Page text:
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Japanese whalers make huge catch

March 31, 2018

Three Japanese whaling vessels have returned to port from a controversial trip to Antarctica after catching 333 whales. Tokyo claims the slaughter is for scientific purposes.

Ship returned from whaling
Image: picture-alliance/kyodo

Three ships from a Japanese whale-hunting fleet returned to their home port of Shimonoseki on Saturday, carrying on board 333 minke whales harpooned during a trip into the Antarctic Ocean.

Altogether, five whaling vessels set out on the trip in November amid international protests and condemnation. However, unlike in previous years, the ships reported no encounters with anti-whaling campaigners while on the high seas, Japanese media reported.

Japan is a signatory to the International Whaling Commission moratorium on whale hunting, but makes use of a loophole that allows the mammals to be killed for scientific research.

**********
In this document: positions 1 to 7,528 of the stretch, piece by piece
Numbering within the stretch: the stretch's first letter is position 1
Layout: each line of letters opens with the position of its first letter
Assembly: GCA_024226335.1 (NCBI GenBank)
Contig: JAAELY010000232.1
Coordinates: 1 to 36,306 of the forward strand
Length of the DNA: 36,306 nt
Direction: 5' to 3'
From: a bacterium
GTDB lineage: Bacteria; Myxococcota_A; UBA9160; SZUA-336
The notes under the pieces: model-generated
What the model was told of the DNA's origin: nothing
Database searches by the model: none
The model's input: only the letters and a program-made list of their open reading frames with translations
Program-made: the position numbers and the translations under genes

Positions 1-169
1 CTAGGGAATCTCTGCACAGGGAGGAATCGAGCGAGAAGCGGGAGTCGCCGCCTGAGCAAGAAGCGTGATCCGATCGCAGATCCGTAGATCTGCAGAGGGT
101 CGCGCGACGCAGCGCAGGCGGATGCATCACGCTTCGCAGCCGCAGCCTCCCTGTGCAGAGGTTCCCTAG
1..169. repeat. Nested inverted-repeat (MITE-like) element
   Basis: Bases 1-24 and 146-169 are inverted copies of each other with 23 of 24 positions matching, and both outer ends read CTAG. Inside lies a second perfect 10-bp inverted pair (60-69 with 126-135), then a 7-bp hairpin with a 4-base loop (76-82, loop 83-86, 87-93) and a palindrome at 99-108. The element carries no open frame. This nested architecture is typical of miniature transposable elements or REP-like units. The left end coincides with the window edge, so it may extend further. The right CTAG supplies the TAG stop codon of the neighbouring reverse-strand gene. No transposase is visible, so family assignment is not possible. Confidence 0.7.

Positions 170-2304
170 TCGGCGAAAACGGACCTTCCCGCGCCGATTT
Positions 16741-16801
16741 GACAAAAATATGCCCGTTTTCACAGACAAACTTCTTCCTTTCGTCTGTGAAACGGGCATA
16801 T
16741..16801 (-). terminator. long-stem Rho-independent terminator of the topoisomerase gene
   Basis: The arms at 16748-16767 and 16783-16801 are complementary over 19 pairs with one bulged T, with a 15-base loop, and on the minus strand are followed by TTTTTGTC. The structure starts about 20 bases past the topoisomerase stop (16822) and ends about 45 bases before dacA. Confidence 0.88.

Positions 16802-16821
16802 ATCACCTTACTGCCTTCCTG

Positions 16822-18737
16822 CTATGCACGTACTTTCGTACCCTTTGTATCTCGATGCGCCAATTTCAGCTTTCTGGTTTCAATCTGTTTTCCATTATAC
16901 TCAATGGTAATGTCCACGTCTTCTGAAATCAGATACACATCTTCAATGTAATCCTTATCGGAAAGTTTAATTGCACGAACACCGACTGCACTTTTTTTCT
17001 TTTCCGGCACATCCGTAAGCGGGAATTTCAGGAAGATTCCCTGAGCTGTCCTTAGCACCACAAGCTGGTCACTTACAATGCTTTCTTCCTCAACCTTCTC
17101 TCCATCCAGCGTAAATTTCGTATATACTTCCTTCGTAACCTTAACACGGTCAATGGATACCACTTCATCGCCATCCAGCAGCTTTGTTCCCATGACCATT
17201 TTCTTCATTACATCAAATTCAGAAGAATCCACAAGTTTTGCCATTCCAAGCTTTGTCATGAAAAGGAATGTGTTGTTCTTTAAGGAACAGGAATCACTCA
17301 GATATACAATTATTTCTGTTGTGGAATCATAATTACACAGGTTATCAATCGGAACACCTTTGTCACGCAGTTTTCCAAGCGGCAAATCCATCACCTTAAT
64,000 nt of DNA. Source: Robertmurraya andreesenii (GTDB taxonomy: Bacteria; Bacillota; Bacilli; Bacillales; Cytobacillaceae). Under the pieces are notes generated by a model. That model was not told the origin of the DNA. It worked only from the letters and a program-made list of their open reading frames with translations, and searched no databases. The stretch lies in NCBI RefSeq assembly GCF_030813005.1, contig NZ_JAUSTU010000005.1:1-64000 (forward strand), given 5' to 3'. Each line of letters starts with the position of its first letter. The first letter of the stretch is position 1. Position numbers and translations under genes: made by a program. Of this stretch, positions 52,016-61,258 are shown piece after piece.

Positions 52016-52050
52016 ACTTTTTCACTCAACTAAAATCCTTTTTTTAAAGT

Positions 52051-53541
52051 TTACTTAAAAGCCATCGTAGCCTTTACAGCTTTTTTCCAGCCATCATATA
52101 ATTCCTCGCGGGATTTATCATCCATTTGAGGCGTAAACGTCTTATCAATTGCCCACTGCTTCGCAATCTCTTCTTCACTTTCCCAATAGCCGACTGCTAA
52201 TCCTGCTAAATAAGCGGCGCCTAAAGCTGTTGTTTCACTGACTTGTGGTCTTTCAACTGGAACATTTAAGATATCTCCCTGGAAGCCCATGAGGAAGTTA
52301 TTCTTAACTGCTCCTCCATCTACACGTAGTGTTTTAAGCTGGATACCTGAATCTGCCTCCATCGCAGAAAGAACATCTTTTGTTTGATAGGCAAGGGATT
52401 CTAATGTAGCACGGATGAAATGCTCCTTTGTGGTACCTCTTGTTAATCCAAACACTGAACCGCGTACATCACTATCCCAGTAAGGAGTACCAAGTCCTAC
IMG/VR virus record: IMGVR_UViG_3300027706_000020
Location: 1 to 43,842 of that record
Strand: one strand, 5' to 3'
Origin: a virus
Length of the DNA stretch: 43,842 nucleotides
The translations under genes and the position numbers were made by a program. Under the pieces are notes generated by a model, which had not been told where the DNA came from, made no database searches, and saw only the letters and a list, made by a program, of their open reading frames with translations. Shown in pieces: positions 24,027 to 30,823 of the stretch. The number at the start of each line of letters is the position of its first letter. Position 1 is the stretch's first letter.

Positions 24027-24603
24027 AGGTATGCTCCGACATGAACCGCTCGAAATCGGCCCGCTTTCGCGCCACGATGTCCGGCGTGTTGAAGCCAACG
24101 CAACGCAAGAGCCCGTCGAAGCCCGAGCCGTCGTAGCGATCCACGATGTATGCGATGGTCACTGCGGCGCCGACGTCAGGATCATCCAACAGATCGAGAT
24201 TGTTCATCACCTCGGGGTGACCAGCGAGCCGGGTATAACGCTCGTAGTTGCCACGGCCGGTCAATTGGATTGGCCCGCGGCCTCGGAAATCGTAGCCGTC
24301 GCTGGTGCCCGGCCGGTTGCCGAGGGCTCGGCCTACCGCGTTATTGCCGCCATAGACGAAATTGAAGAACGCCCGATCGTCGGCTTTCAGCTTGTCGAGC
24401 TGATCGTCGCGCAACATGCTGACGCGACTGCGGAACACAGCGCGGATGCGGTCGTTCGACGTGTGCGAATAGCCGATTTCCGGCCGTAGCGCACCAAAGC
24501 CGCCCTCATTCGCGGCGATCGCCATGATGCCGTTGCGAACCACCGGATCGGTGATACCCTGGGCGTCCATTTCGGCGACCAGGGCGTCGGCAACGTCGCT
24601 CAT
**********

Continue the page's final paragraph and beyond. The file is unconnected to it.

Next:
Commercial hunting of whales was banned in 1986, but Japan would like to see it permitted once more, with whale meat considered a delicacy by many Japanese. Tokyo makes no secret of the fact that slaughtered whales often end up being eaten.

Read more: Japan's whaling 'sustainable,' representative says

Dead minke whale
Minke whales are now one of the most frequent whaling catchesImage: picture-alliance/Maxppp

International protest

The International Court of Justice ordered Japan's "scientific whaling" to be suspended in 2014, resulting, however, in only a reduction of the program.

Tokyo's insistence on continuing with whale hunts draws regular protests worldwide, and in the past Japanese ships have clashed at sea with animal rights campaigners, notably from the Sea Shepherd group.

Last year, however, the group announced that it was not planning to make offshore protests this year.

Although minke whales grow only to some 10 meters (33 feet) in length, they are still categorized as great whales.

tj/rc (AFP, dpa)

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